But will this relative lassitude last as the Pacific Islands are increasingly caught up in geopolitical competition between China and the United States and its partners? Beijing has expanded its aid, trade and diplomatic footprint in the region substantially in the last decade. Bougainville, relatively isolated though it is from international attention, has not escaped China’s notice.

Beijing may have strategic, economic and diplomatic interests in Bougainville. In 2019, China reportedly expressed interest in building a port at Torokina and offered Bougainville $1 billion worth of infrastructure projects. While nothing of this scope has materialized yet, China’s clear strategic interest in neighboring Solomon Islands indicates that a strategic interest in Bougainville is not out of the question. Bougainville is also rich in natural resources, including the Panguna copper mine, which sparked the Bougainville crisis — it has been shuttered ever since — and is estimated to be worth 60 billion dollars. Finally, should Bougainville become independent, Beijing and Taiwan will likely vie for its diplomatic recognition

Geopolitics aside, there is the major question of how Bougainville will fund itself, whatever its future status may be. The Bougainville government relies on grants from the government in Port Moresby and on foreign aid, generating only a few million dollars of its own revenue per annum. The government literally struggles to keep the lights on; power blackouts are an everyday occurrence. Meanwhile, it could take a decade to get the Panguna mine operational again. If Bougainville becomes independent, as it seeks to be by 2027, it will require a massive increase in foreign aid and new infrastructure to stand on its own feet.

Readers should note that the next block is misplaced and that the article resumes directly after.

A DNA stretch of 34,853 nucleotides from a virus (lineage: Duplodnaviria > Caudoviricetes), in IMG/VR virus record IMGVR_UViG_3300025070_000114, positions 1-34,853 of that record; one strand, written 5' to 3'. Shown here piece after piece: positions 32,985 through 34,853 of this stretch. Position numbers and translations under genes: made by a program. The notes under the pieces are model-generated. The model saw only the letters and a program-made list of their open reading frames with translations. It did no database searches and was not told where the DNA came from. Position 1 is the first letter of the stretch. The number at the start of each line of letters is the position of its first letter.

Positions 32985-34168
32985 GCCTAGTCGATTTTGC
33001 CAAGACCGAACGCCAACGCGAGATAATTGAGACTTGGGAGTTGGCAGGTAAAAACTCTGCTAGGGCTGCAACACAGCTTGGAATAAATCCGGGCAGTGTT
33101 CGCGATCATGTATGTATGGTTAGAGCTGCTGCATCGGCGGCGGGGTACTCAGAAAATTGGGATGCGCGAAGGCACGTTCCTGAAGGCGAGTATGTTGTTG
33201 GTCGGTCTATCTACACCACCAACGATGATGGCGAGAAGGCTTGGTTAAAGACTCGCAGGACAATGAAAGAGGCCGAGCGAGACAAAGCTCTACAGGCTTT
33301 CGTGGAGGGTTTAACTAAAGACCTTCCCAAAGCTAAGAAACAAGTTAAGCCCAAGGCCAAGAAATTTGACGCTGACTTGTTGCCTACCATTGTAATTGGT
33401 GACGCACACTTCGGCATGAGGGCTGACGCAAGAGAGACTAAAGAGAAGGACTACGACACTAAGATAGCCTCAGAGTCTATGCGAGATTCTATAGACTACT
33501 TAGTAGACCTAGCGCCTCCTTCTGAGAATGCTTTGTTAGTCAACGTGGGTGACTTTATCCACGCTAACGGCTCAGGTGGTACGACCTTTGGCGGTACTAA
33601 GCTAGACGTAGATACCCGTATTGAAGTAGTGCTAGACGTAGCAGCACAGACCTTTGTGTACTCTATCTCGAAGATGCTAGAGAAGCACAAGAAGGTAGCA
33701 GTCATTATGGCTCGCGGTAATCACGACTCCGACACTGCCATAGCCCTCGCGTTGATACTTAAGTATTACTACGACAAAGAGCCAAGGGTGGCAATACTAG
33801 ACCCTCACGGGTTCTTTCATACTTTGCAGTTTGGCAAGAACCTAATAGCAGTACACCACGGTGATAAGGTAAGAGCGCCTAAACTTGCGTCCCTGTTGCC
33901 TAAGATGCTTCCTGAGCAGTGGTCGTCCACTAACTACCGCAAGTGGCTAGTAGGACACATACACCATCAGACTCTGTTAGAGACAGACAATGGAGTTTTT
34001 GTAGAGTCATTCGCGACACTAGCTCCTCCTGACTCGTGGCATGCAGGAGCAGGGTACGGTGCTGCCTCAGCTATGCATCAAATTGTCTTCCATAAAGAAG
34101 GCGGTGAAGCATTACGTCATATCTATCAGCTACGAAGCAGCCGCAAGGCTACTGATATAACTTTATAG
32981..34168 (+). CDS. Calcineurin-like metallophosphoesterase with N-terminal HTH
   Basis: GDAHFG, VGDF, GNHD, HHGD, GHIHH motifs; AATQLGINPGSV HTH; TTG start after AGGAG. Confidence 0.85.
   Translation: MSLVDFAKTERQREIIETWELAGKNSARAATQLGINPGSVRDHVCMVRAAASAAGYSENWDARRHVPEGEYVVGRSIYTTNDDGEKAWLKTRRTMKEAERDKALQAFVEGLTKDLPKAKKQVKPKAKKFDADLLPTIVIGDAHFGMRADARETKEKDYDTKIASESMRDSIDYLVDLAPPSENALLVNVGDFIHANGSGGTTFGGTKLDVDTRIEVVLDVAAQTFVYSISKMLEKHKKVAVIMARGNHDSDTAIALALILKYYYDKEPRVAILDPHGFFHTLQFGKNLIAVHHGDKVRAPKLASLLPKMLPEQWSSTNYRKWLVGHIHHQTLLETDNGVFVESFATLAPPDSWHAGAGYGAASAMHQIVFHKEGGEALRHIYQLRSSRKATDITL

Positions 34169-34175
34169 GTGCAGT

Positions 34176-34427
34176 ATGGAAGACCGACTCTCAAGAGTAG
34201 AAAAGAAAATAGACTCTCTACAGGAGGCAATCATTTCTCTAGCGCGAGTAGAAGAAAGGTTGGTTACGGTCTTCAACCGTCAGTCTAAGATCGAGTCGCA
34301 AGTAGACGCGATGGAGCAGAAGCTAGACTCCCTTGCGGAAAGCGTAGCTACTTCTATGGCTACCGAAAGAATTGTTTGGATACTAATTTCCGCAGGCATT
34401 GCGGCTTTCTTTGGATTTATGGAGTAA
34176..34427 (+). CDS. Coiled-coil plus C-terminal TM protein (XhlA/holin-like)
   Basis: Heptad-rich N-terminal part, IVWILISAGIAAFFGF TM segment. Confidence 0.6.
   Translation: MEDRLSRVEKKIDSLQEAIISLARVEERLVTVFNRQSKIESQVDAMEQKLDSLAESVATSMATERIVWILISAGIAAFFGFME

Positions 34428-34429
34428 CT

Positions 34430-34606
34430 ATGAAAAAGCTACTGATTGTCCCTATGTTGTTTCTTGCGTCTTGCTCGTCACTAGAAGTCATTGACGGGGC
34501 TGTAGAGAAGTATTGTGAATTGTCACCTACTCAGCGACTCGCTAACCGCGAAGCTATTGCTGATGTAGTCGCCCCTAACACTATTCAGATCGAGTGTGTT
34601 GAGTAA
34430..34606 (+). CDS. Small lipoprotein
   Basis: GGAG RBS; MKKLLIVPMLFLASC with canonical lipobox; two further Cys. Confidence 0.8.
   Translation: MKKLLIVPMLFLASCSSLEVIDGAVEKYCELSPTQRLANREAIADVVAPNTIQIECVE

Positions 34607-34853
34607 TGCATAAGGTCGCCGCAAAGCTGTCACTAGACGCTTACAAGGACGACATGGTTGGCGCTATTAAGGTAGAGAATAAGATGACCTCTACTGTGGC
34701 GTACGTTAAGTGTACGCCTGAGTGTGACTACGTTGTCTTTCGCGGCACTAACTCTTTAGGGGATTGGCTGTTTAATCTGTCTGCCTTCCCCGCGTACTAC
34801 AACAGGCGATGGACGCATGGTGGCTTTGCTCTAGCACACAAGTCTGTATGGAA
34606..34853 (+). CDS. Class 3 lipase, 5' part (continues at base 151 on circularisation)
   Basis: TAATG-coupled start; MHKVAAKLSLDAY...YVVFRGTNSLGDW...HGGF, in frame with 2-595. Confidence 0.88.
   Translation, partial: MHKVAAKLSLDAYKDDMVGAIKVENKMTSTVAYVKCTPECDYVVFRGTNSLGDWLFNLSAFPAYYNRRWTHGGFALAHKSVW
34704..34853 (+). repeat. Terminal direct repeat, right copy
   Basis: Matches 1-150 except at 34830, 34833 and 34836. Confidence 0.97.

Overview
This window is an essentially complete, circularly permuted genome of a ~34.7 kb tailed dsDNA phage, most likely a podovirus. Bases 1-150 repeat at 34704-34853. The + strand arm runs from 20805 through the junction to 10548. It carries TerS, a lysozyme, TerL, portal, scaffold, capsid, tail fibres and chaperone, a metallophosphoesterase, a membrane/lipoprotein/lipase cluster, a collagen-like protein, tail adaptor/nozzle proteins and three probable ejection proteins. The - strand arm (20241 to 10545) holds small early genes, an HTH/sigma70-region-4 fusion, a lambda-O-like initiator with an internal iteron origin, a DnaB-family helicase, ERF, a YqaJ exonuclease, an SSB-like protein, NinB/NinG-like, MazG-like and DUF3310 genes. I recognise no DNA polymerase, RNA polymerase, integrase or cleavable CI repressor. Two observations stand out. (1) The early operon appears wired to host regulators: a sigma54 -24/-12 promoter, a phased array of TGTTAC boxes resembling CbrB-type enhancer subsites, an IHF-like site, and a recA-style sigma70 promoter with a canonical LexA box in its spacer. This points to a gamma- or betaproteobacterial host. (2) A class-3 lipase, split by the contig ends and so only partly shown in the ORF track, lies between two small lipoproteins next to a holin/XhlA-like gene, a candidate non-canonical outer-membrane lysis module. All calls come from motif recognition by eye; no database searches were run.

The United States invested $10 million in aid between 2015 and 2017, making it the third largest investor in Bougainville, but far behind Australia and New Zealand. The United States has also helped support peacebuilding organizations and contributed stopgap funding to make up a $2 million shortfall in the budget of Bougainville’s Referendum Commission in 2019. 

New Zealand provides a range of initiatives including police training and development support. Twenty-five years ago, it played a significant role in Bougainville’s peace process, making it a trusted partner. Its role in the present talks, however, is less front and center. 

Australia is by far the largest aid donor to Bougainville, contributing $32 million a year. Australia’s aid investment focuses on important work such as transport, health funding, grants for cocoa cultivation and community development projects. Australia’s position — enunciated most recently at a ministerial forum with Papua New Guinea — is one of studied neutrality: “Bougainville's future political status was a matter for PNG and the Autonomous Bougainville Government to resolve.”